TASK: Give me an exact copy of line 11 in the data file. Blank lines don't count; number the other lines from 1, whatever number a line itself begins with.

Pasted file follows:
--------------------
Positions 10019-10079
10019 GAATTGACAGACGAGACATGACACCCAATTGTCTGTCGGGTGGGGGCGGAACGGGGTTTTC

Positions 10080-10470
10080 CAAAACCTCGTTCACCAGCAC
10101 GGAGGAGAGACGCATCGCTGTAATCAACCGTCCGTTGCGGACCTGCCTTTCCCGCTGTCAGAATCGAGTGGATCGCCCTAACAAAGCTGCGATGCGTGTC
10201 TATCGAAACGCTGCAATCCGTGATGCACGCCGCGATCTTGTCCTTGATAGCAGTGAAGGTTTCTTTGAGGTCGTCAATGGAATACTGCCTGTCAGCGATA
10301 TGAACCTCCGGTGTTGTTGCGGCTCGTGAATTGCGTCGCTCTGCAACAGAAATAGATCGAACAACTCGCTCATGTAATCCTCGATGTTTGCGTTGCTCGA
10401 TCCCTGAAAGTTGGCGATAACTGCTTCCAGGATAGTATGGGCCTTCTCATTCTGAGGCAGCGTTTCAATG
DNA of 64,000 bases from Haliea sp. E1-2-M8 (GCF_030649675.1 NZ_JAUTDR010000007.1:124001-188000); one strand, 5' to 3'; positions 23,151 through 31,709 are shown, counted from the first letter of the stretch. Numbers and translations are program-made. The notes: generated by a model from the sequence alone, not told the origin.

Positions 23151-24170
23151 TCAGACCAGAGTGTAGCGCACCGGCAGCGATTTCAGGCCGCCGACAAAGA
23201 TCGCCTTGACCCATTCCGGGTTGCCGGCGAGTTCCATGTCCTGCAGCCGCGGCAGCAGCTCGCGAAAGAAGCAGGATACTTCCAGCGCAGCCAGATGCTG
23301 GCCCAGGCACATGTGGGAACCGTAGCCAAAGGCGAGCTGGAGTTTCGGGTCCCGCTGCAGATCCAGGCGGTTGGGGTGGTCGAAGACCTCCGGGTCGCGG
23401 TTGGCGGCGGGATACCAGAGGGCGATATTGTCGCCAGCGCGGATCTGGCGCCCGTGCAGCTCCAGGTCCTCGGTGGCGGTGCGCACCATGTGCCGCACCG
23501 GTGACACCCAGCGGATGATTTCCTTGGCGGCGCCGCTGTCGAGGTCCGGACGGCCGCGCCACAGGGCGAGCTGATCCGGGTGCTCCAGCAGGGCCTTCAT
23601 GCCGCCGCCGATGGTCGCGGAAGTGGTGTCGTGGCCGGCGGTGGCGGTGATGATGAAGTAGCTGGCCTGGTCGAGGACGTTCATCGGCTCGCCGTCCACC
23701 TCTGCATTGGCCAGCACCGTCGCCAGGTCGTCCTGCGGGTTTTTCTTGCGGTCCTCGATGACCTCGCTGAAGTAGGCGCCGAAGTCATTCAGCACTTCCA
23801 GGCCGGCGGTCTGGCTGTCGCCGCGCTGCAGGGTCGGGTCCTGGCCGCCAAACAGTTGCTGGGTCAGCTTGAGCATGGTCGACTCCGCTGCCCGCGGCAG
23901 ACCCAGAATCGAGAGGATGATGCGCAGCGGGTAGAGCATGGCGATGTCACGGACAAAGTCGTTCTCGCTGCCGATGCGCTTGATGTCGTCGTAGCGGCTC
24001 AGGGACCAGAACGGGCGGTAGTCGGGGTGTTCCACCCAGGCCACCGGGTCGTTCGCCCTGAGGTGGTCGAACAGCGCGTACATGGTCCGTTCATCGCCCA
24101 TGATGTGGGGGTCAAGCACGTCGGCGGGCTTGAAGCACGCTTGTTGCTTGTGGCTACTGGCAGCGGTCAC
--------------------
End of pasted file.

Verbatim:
23151 TCAGACCAGAGTGTAGCGCACCGGCAGCGATTTCAGGCCGCCGACAAAGA